Among the geeky, yet still essential topics of music recording, we have the Fletcher Munson Curve.
If you’ve had trouble grasping the concept up until now, trust me, I know the feeling.
One look at that damn graph leaves your head spinning.
If you want to get better at mixing, you MUST understand it. So in today’s article, I intend to explain it.
Let’s start with a basic definition.
What is it?
The Fletcher Munson Curve is a graph that illustrates an interesting phenomenon of human hearing.
As the actual loudness changes, the perceived loudness our brains hear will change at a different rate, depending on the frequency.
Here’s what I mean:
- At low listening volumes – mid range frequencies sound more prominent, while the low and high frequency ranges seem to fall into the background.
- At high listening volumes – the lows and highs sound more prominent, while the mid range seems comparatively softer.
Yet in reality, the overall tonal balance of the sound remains the same, no matter what the listening volume.
The graph of the Fletcher Munson Curve simply illustrates this concept with specific visual data. For mixing purposes, you don’t really need to understand actual the graph, you just need to grasp the concept.
And here’s why…
The PROBLEM with this phenomenon:
As you may already have figured out, the Fletch Munson Curve presents a HUGE problem when mixing a song.
One of the most fundamental characteristics of a good mix is achieving the ideal balance of frequencies most pleasing to the listener.
But how on earth are you supposed to do that when the perceived balance of frequencies changes as the volume changes?
Here’s an example to illustrate my point:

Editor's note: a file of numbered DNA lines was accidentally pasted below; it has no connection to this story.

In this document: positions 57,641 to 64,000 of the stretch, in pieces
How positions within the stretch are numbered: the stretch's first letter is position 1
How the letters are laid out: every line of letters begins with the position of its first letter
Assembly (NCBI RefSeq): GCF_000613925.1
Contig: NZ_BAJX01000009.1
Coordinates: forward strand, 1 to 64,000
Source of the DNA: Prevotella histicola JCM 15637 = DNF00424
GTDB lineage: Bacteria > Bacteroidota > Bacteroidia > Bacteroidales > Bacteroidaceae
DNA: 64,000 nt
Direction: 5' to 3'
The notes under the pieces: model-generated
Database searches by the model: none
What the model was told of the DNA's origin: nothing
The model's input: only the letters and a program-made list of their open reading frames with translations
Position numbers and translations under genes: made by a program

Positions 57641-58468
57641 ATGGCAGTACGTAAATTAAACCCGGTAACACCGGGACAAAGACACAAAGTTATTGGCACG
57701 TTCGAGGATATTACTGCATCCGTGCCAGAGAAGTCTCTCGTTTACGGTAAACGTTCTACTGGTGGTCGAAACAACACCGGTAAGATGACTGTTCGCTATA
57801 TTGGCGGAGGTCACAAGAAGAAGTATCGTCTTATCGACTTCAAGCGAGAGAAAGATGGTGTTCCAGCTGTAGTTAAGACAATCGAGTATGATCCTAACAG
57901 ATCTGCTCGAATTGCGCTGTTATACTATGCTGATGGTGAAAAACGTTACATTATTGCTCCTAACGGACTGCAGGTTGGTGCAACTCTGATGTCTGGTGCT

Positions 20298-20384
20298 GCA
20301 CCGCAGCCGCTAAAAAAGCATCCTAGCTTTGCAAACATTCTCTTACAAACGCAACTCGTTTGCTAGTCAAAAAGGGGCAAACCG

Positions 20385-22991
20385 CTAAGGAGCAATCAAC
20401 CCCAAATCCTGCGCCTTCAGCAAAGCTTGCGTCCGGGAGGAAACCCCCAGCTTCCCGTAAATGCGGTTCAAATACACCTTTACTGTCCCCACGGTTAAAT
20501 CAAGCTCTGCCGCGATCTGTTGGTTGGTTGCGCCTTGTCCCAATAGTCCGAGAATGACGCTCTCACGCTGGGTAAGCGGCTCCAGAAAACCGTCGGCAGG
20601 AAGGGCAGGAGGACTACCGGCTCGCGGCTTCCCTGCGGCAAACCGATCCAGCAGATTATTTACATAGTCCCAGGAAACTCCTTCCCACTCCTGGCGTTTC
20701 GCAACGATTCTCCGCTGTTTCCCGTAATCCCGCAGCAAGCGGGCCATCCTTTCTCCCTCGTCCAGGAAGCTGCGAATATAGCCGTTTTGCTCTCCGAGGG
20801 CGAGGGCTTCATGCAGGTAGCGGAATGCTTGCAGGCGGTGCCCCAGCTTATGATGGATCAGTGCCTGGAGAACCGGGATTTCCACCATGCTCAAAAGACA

Let’s say you are working on the EQ of a mix, and as you listen back at a low volume, you think the lows and highs could use a boost. So you boost them…and it sounds great.
The next day…
You listen back at a high volume. Now the lows and highs are too much, so you cut them. And you are right back where you started in the beginning.
Can you see how this is frustrating?
Now, the solution:
I’m no audio engineering expert, and some sources may have different thoughts on the subject…but here’s mine:
As a music consumer, when I listen to a song at HALF-volume, I’m only HALF-paying attention. When I’m listening at FULL-volume, that means it has my FULL attention.
As a music producer, I want my mix to sound best when listeners are paying FULL attention.
Imagine this familiar scenario:
You’re driving in the car, listening to a new song on the radio you’ve never heard before.
The volume is low at first, but the song catches your ear, so you naturally turn it up. Then you turn it up more, and little by little, the sound gets better.
Now you love it…so you crank it up LOUD, and it sounds awesome. That’s usually how it works right?
Now imagine it happens a different way.
The song starts off sounding great at a low volume, and you want to hear it better. So you so turn it up.
But every time you turn it up it gets slightly harsher and more irritating to listen to. By the time you crank it up to full volume, it sounds absolutely dreadful. So you turn it back down and never listen to it again.
Is that what you want to happen when people hear your mixes? Probably not.
The point of this…
You want your mixes to sound their best at high volumes, because that’s when people are REALLY listening to it. In order for that to happen, you need to EQ it at a high volume.
It shouldn’t be ridiculously loud…only about as loud as you would comfortably listen to it in real life.
If the lows and highs drop off a bit when you turn the volume down, it won’t sound its best, but it won’t sound bad either. It will just make you want to turn it up a little.
Make sense? Great. Now go try it out for yourself.